This is one of a series of more detailed reviews for the “National Slate Museum.”:https://museum.wales/slate/
The foundry was the heart of the workshop where all the metal parts were cast, from fly wheels to parts for machinery and even metal window frames. The furnace had a very tall chimney to increase the draft ensuring sufficiently high temperatures for melting the iron. The crane and jib swung the cupola round to fill the moulds.
Wooden patterns were carved in the pattern loft to make the moulds for the different parts. The wood patterns are placed in mould boxes on the foundry floor and are then tightly packed with special moulding sand to make the shape for casting. The pattern is carefully removed and molten metal is poured into the space left. It is left overnight to cool and the mould is split open and the sand removed. The metal casting is then sent to the workshops for finishing.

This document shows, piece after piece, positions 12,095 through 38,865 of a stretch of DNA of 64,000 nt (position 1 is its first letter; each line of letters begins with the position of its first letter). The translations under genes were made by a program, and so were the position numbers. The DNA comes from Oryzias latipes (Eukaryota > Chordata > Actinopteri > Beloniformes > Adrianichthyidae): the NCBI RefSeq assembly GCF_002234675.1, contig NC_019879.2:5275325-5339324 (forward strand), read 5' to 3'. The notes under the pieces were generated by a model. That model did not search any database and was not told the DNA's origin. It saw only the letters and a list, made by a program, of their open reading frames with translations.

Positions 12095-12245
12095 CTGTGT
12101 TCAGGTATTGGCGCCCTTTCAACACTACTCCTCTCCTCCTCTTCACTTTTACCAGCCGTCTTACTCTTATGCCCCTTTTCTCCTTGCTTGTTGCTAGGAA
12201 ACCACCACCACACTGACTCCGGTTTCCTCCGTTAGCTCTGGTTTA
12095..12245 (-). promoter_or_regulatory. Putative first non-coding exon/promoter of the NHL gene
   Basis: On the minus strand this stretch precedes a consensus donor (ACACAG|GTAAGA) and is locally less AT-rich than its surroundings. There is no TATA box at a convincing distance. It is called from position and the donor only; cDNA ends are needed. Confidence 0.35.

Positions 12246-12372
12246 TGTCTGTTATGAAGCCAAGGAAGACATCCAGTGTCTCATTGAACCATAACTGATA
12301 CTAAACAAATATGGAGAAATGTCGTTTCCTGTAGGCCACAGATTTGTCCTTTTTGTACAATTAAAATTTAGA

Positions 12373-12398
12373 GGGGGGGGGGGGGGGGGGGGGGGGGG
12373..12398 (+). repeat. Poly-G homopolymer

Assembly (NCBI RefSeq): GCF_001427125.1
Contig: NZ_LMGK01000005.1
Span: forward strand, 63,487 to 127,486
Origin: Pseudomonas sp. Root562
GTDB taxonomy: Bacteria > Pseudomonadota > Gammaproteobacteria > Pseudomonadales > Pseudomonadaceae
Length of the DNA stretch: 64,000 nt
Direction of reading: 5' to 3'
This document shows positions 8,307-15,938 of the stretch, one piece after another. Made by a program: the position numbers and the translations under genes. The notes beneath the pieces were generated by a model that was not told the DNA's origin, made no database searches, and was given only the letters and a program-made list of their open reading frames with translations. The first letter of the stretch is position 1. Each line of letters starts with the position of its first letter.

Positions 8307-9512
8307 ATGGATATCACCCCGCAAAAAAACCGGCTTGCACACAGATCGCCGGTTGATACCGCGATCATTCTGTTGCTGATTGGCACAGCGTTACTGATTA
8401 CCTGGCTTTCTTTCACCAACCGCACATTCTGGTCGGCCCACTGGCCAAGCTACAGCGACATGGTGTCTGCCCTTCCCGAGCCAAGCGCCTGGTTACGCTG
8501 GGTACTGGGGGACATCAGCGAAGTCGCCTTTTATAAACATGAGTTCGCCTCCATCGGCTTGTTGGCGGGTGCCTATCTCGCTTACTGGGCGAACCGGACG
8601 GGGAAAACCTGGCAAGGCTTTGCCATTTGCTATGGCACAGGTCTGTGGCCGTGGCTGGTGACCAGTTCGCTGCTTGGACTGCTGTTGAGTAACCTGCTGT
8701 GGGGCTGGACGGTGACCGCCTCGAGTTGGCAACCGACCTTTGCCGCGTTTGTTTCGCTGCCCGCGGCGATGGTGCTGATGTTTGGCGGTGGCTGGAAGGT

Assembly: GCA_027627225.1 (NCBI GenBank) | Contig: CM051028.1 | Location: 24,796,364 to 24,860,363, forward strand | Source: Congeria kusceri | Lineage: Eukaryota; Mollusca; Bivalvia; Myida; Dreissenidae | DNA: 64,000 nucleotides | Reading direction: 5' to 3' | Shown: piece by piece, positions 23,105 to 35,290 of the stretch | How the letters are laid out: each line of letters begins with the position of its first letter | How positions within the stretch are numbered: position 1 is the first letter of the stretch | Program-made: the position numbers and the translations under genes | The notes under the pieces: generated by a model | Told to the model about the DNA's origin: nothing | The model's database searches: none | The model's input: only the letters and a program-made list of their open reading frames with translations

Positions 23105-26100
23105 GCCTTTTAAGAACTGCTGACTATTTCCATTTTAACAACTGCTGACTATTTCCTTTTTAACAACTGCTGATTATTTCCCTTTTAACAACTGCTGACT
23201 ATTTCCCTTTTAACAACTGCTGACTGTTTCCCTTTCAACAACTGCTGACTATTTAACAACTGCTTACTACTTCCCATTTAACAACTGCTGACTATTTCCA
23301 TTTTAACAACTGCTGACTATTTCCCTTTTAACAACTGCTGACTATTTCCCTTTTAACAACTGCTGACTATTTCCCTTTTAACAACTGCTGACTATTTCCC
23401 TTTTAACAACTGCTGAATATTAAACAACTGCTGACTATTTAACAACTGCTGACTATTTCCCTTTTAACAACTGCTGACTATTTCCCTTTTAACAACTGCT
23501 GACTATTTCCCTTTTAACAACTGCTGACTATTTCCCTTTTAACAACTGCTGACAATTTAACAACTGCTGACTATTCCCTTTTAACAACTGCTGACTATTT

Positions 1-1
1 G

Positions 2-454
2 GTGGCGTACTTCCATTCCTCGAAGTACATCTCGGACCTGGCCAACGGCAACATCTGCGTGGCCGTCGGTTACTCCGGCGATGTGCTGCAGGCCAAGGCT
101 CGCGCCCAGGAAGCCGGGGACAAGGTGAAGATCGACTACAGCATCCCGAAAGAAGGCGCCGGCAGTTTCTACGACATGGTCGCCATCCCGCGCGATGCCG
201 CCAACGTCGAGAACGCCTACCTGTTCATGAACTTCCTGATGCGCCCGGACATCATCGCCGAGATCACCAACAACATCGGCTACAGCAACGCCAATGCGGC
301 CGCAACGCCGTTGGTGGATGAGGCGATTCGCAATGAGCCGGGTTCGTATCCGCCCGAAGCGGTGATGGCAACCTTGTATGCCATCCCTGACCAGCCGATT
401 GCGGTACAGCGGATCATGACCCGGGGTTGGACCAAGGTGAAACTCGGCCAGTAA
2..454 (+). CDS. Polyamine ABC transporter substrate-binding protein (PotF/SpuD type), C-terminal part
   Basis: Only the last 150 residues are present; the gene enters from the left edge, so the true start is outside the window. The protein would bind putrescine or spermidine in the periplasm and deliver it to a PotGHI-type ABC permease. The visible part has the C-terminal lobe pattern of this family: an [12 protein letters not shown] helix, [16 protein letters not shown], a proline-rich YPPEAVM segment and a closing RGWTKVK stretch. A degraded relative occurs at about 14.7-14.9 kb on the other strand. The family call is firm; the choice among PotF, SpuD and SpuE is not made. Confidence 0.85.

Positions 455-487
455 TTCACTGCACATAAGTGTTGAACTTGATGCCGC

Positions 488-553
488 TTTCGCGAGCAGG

Next to the foundry are the saw mills, with saws powered by the massive waterwheel. Large tree trunks could be turned into planks for railway sleepers, blast shelters, carts and wagons.
I found this fascinating and particularly all the different pattern designs. It must have been an incredible sight when it was working.